Thursday, February 9, 2012

The Big Year Blu-ray Review

Twentieth Century Fox Home Entertainment presents the story of a competitive trio who quickly turn a simple quest into the ultimate competition in The Big YearSteve Martin, Jack Black and Owen Wilson portray three men from very different walks of life, facing a mid-life crisis, a work-life crisis and a no-life crisis.  In the biggest competition of their lives, they undertake an unforgettable trek through North America, engaging in hilarious and bizarre adventures and forming friendships that will last a lifetime!  Directed by David Frankel (The Devil Wears Prada, Marley & Me) and featuring outrageous supporting performances from Joel McHale (“Community”), Jim Parsons (“The Big Bang Theory”), Angelica Huston (50/50), Dianne Wiest (“In Treatment”), Brian Dennehy (The Next Three Days), Rashida Jones (“Parks and Recreation”), Kevin Pollak (Red State) and Anthony Anderson (Scream 4), The Big Year Blu-ray is loaded with special features including the theatrical and extended editions of the film, over 40 minutes of deleted scenes and the featurette “The Big Migration.” 

Film (3 out of 5 stars)

As a concept this movie might have sounded pretty good.  A movie that stars Steve Martin, Owen Wilson, and Jack Black all competing with each other to win a title should be a home run.  But when the competition involves birdwatching or rather "birding" as they prefer to call it (kind of like the difference between Trekkies and Trekkers), the idea doesn't seem as fun.  Even with a fantastic supporting cast that includes Kevin Pollack, Joel McHale, Brian Dennehy, Dianne Wiest, JoBeth Williams, Angelica Huston, Rashida Jones, Tim Blake Nelson, Anthony Anderson, and Steven Weber, even they can't help.  With the bulk of the movie about some guys who journey across America just to see or hear a bird, even if that means losing a wife and the possibility of having a child, or their life savings, or even the control of their company, these guys are willing to accept that and more which puts them at odds with the majority of moviegoers.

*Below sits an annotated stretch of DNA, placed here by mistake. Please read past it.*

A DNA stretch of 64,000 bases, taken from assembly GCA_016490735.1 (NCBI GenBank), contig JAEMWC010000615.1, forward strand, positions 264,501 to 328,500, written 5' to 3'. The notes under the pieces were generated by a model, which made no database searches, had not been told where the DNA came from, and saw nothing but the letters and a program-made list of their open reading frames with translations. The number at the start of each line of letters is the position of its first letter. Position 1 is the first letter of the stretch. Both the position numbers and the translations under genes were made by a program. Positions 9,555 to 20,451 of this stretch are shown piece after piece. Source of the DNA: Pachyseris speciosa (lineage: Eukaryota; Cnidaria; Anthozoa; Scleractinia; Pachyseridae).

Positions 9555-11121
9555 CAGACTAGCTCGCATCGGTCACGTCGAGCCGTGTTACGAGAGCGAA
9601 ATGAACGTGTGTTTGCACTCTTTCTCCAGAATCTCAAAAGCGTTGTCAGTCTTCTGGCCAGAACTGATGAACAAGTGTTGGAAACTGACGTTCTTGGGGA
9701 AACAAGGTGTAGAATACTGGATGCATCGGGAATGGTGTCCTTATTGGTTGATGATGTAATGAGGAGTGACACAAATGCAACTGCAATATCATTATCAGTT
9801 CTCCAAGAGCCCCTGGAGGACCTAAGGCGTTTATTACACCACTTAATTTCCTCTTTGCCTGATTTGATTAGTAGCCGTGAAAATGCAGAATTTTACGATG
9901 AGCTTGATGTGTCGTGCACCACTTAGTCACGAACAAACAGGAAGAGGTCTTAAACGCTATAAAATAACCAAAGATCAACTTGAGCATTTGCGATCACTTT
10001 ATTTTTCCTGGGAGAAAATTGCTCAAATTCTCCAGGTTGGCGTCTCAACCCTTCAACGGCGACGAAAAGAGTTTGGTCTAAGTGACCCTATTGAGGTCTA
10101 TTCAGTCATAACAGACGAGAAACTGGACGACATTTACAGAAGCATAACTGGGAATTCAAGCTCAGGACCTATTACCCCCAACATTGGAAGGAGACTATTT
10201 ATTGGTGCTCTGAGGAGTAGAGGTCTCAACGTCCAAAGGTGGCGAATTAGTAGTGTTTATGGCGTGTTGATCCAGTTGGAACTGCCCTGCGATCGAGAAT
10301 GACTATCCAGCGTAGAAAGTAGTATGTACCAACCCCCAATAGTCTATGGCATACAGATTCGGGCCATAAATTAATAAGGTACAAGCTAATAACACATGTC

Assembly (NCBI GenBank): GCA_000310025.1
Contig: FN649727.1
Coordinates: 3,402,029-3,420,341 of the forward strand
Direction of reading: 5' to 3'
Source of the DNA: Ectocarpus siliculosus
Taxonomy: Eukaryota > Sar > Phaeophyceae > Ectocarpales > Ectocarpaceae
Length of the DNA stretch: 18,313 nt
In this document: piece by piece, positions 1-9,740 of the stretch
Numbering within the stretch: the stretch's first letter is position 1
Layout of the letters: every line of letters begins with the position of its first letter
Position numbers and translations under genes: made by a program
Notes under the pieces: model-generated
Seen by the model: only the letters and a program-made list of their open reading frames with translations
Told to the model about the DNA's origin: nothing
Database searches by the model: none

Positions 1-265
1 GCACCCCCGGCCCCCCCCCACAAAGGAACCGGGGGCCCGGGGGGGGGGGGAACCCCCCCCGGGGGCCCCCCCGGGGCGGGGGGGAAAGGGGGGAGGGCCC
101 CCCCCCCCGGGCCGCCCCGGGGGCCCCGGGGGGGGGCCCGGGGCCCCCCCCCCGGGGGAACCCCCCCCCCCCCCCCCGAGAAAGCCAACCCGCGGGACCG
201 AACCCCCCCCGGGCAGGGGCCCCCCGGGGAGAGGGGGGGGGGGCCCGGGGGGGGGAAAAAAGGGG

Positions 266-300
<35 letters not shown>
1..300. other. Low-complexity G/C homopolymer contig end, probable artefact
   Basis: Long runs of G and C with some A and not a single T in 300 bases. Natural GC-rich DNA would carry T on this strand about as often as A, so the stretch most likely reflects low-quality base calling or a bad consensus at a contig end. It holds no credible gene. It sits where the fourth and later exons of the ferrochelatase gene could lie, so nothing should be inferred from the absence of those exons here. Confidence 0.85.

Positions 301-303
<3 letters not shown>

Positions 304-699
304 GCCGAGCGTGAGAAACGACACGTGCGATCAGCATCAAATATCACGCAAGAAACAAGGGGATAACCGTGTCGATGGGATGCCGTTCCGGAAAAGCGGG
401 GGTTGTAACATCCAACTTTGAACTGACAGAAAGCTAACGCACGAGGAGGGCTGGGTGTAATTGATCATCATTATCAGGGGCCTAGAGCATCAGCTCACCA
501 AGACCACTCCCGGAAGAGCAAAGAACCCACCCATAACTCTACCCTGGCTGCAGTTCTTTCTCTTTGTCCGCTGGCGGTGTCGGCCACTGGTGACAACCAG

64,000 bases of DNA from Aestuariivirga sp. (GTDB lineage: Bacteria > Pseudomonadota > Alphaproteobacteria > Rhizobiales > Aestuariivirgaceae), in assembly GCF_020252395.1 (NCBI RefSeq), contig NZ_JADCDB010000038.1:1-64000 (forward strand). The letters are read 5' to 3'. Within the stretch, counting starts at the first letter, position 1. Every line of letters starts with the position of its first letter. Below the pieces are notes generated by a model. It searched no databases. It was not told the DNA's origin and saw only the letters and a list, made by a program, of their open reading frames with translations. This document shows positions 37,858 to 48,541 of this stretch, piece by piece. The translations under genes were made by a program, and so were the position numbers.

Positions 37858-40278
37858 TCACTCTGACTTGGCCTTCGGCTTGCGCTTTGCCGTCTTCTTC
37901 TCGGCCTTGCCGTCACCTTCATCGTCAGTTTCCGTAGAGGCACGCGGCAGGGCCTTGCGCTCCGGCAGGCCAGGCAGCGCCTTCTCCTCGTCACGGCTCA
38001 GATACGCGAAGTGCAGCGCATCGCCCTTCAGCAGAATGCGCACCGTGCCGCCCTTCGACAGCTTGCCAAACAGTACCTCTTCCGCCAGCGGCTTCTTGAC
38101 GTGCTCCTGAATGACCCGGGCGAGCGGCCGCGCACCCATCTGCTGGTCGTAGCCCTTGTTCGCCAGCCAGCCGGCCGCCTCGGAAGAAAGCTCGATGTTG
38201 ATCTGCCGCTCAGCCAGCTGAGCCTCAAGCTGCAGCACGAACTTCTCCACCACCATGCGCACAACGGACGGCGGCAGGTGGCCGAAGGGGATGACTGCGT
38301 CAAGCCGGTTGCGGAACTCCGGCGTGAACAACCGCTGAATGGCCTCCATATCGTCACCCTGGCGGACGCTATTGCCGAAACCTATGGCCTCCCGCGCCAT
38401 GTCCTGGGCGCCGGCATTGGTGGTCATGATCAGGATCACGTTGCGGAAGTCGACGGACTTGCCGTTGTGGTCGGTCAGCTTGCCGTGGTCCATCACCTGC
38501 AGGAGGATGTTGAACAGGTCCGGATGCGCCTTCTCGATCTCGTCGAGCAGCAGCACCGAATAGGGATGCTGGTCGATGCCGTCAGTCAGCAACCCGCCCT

Steve Martin plays Stu Priessler, a corporate bigwig who retired once before returning to run the company he left and now who is planning to retire again to pursue his passion of birding.  His underlings played by Kevin Pollack and Joel McHale hound his every step as they continually try to convince him that he can't retire and the consequences that will occur if he does.  Even though there is a merger between Stu's company and a competitor in the works, Stu wants nothing to do with it.  His wife Edith (JoBeth Williams) and him have already built a remote retirement cabin and he can't wait to participate in the Superbowl of birding activities called "The Big Year" which is a contest where participants tally the amount of birds they've seen (or heard) and whoever has recorded the most wins the contest.  It's based on the honor system which you'd think would invite tons of abuse but at least for this movie, it doesn't seem to be a problem with the exception of one person.

The reigning champion of The Big Year is Kenny Bostick (Owen Wilson) who has been called a birding machine since he puts it above everything else in his life - including his wife Jessica (Rosamund Pike) who is taking injections to improve their chances to have a baby. Jessica has put up with Bostick's passion for years (and far more than most wives would have) but even her infinite patience has limits. Jessica starts trying to get Bostick's attention by remodeling the house against his wishes and hiring his building company's competitor to do the work, but that doesn't faze him for long.  Even when he promises to be at her side for a medical treatment, when he's told about a rare owl, he leaves the hospital he just arrived at to see the owl without seeing his wife.

While Bostick is content to through his life away to follow the birds, Brad Harris (Jack Black) doesn't have a life to throw away.  Divorced and living at home with his parents, Brad spends his time working extra shifts to save up for his birding vacation where he plans to see as many birds as he can in one shot.  He's saved up $5,000 and his mother (Dianne Wiest) has planned out his itinerary.  His father (Brian Dennehy) thinks birding is a huge waste of time and money and criticizes Brad's life choices constantly which has caused a lot of friction between them.  Brad's mom believes in him and she gives him money to help him fund his trip.  She thinks Brad's ability to recognize birds by their chirping will help him win the contest.